Or Oclisia, the mother of Servius Tullius, according to the old Roman legends. She was one of the captives taken at the conquest of Corniculum by the Romans, and in consequence of her beauty and modesty was given by Tarquinius as a handmaid to his queen, Tanaquil. One day, in the royal palace, when she was presenting some cakes as an offering to the household genius, she saw in the fire the genitalia of a man. Tanaquil commanded her to dress herself as a bride, and to shut herself up alone in the chapel, in which the miracle had occurred. Thereupon she became pregnant by a god, whom some regarded as the Lar of the house, others as Vulcan. The offspring of this connexion was Servius Tullius.

The more prosaic account represents her as having been first the wife of Spurius Tullius in Corniculum or at Tibur, and relates that after she was carried to Rome she married one of the clients of Tarquinius Priscus, and became by him the mother of Servius Tullius.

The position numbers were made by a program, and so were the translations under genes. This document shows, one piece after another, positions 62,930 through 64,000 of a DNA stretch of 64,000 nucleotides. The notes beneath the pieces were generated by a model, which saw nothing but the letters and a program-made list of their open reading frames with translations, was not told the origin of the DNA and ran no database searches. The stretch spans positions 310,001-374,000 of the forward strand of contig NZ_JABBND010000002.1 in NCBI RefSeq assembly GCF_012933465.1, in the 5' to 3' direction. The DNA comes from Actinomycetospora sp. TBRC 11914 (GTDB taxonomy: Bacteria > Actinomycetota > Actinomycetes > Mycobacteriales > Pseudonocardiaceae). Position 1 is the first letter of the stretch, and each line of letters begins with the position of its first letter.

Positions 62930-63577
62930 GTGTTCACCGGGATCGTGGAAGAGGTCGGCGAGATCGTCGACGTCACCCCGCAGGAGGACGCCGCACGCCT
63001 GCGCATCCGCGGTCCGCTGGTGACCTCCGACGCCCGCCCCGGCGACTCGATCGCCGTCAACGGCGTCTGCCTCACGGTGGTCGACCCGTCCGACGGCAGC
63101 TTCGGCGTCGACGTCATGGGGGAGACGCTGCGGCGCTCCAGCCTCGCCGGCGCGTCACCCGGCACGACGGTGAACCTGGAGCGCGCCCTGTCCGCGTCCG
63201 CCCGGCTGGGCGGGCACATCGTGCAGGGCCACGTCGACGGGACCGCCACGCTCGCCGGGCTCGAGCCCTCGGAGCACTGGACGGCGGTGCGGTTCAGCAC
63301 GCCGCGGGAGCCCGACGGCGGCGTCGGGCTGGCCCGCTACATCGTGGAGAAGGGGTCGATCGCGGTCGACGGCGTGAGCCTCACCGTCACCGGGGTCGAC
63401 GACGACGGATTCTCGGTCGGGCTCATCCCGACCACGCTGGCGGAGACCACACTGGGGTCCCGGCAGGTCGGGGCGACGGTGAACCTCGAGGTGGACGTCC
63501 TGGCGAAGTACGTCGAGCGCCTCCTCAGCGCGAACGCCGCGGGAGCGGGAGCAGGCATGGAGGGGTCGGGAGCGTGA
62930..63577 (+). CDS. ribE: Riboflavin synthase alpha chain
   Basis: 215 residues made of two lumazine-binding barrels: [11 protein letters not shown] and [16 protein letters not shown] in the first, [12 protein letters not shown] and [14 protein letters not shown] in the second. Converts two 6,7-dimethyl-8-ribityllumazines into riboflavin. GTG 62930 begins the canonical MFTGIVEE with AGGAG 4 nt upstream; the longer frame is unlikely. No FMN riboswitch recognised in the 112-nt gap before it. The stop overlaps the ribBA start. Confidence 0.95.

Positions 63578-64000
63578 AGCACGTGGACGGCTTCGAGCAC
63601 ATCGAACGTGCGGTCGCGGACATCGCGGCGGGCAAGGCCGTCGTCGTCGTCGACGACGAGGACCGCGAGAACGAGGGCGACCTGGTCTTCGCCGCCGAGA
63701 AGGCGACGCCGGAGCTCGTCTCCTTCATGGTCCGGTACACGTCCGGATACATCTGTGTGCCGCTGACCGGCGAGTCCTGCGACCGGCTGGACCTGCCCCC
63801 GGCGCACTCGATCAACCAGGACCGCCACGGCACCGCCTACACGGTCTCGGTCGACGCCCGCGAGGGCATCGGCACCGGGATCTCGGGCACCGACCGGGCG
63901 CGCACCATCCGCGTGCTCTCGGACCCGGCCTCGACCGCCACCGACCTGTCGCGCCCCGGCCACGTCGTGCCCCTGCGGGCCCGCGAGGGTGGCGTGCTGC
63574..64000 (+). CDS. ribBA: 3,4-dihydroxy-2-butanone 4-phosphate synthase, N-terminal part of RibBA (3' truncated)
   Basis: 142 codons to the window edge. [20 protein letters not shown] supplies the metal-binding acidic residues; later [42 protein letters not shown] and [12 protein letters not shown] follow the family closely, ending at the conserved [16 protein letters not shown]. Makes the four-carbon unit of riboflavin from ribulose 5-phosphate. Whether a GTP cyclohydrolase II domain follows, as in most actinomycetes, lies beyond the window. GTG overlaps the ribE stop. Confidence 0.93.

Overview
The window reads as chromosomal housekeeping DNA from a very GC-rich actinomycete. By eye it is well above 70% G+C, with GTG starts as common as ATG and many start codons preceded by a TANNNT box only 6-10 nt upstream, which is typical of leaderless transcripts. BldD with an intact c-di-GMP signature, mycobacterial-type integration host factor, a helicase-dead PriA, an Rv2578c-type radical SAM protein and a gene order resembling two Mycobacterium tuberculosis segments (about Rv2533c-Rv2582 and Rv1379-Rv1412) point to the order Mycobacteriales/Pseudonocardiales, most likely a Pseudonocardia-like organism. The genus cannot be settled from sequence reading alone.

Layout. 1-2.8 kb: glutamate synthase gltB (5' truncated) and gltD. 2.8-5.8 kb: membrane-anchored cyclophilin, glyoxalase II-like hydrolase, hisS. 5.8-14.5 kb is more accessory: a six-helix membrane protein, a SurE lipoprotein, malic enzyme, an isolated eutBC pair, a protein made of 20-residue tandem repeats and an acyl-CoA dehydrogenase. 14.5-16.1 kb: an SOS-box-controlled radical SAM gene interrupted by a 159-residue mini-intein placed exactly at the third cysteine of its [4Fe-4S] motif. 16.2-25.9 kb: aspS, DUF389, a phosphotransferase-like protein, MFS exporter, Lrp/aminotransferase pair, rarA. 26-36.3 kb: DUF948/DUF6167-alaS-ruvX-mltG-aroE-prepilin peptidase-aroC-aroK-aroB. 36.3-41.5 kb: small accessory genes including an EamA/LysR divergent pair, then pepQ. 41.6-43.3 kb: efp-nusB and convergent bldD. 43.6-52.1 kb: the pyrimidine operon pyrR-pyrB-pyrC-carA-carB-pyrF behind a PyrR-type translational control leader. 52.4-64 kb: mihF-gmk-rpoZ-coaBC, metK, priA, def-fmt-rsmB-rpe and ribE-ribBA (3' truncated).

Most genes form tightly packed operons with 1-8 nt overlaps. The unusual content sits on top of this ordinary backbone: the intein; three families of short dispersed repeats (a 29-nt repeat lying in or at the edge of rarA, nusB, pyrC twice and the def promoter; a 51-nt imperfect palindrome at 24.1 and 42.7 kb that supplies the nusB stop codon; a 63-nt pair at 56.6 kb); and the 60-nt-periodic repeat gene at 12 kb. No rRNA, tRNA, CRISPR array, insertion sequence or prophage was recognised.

• Dionysius, iv, 1, 2.
  • Festus, s.v. Nothum.
  • Niebuhr, B.G. (1845). History of Rome. Vol. 1, p. 364.
  • Ovid. Fasti vi, 625 ff.
  • Pliny the Elder. Naturalis Historia xxxvi, 27. s. 70.
  • Plutarch. On the Fortune of the Romans, 10.
  • Smith, William. (1870). Dictionary of Greek and Roman Biography and Mythology. London: Taylor, Walton, and Maberly.

This article incorporates text from Dictionary of Greek and Roman Biography and Mythology (1870) by William Smith, which is in the public domain.